The results of a year-long undercover operation to win a confession from a murder victim’s partner are untrustworthy and worthless, experts say in Wednesday’s Brabants Dagblad.
Procedural hearings in the trial of 40-year-old Wim S, accused of murdering his partner Heidy Goedhart in 2010, take place on Thursday. However, experts told the paper the confession, which S immediately retracted after his arrest, was obtained after he had been put under financial pressure by police and is unreliable.
In 2011, S spent three months in custody accused of strangling Goedhart in the garden of her home in Kaatsheuvel but was released because of a lack of evidence. Police then mounted a year-long campaign involving 16 officers in an effort to win a confession.
The tactics included crashing into S’s car so the undercover officer could strike up a friendship with him, police files in the hands of the newspaper show. S, who was known to have financial worries, was given work by a police-friendly security company.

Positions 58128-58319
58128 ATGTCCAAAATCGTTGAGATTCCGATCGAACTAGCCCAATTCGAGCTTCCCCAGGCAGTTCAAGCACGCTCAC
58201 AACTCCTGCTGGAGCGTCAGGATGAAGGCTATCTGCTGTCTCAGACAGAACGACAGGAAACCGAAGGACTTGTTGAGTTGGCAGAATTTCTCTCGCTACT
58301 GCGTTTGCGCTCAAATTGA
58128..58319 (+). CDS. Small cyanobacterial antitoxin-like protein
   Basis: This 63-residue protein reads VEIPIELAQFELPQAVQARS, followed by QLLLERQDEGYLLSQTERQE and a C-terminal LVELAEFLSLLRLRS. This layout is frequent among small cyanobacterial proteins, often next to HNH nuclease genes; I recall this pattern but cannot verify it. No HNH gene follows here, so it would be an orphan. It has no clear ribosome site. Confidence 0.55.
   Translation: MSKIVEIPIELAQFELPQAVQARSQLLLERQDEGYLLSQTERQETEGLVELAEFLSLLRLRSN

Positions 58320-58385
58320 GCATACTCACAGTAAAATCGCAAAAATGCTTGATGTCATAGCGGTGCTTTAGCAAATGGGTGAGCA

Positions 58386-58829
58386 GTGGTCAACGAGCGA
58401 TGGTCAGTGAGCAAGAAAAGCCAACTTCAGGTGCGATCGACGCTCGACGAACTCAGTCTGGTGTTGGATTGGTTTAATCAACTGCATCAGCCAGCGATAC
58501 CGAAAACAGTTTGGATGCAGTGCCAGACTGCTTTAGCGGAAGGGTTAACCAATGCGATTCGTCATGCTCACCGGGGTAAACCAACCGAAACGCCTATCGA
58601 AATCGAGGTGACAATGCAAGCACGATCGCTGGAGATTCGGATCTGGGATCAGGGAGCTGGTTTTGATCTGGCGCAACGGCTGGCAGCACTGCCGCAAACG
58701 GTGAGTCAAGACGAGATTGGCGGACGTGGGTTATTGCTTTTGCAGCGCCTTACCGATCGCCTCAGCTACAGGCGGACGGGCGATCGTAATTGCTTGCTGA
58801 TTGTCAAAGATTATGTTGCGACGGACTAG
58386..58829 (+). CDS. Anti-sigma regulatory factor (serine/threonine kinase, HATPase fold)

He eventually confessed to the murder while working for the firm in Marbella after being threatened with losing his job.
Psychologist and evidence expert Peter van Koppen told the paper the undercover operation has produced nothing of value and involved ‘all the wrong methods of interrogation’. ‘It is a scandal that S was put under so much pressure he could do nothing else than confess,’ he said.
Miscarriage of justice specialist Ton Derksen also told the paper ‘the confession is unreliable’.
S’s lawyer Arthur van der Biezen says the way his client was made ‘financially dependent’ conflicts with a fair trial.
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